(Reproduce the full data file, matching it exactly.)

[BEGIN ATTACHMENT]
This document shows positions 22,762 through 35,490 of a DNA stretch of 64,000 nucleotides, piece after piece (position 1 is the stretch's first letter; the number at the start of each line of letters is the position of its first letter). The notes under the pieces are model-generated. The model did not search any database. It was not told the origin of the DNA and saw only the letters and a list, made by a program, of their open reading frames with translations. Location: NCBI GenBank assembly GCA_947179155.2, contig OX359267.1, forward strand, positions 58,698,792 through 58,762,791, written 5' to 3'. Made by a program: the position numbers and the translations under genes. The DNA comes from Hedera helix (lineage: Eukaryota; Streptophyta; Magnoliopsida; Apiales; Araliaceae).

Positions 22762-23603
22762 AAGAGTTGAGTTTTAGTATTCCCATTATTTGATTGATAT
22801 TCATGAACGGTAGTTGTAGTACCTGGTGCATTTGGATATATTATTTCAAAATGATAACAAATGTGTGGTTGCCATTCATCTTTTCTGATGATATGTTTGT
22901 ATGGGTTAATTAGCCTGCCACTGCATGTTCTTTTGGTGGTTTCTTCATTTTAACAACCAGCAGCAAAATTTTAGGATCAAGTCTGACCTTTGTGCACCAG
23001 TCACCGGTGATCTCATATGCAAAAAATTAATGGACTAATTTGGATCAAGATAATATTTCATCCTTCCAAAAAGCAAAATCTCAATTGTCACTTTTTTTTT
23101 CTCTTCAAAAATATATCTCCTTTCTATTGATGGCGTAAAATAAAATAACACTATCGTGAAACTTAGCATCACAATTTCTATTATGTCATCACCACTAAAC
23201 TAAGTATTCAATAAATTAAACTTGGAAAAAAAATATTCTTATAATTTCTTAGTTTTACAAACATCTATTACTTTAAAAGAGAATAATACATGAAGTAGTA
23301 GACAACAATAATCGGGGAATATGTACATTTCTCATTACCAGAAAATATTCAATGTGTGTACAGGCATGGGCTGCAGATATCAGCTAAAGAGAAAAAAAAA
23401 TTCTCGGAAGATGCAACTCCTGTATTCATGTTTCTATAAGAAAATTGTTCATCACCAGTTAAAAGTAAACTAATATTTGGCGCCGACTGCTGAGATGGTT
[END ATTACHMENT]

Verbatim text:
This document shows positions 22,762 through 35,490 of a DNA stretch of 64,000 nucleotides, piece after piece (position 1 is the stretch's first letter; the number at the start of each line of letters is the position of its first letter). The notes under the pieces are model-generated. The model did not search any database. It was not told the origin of the DNA and saw only the letters and a list, made by a program, of their open reading frames with translations. Location: NCBI GenBank assembly GCA_947179155.2, contig OX359267.1, forward strand, positions 58,698,792 through 58,762,791, written 5' to 3'. Made by a program: the position numbers and the translations under genes. The DNA comes from Hedera helix (lineage: Eukaryota; Streptophyta; Magnoliopsida; Apiales; Araliaceae).

Positions 22762-23603
22762 AAGAGTTGAGTTTTAGTATTCCCATTATTTGATTGATAT
22801 TCATGAACGGTAGTTGTAGTACCTGGTGCATTTGGATATATTATTTCAAAATGATAACAAATGTGTGGTTGCCATTCATCTTTTCTGATGATATGTTTGT
22901 ATGGGTTAATTAGCCTGCCACTGCATGTTCTTTTGGTGGTTTCTTCATTTTAACAACCAGCAGCAAAATTTTAGGATCAAGTCTGACCTTTGTGCACCAG
23001 TCACCGGTGATCTCATATGCAAAAAATTAATGGACTAATTTGGATCAAGATAATATTTCATCCTTCCAAAAAGCAAAATCTCAATTGTCACTTTTTTTTT
23101 CTCTTCAAAAATATATCTCCTTTCTATTGATGGCGTAAAATAAAATAACACTATCGTGAAACTTAGCATCACAATTTCTATTATGTCATCACCACTAAAC
23201 TAAGTATTCAATAAATTAAACTTGGAAAAAAAATATTCTTATAATTTCTTAGTTTTACAAACATCTATTACTTTAAAAGAGAATAATACATGAAGTAGTA
23301 GACAACAATAATCGGGGAATATGTACATTTCTCATTACCAGAAAATATTCAATGTGTGTACAGGCATGGGCTGCAGATATCAGCTAAAGAGAAAAAAAAA
23401 TTCTCGGAAGATGCAACTCCTGTATTCATGTTTCTATAAGAAAATTGTTCATCACCAGTTAAAAGTAAACTAATATTTGGCGCCGACTGCTGAGATGGTT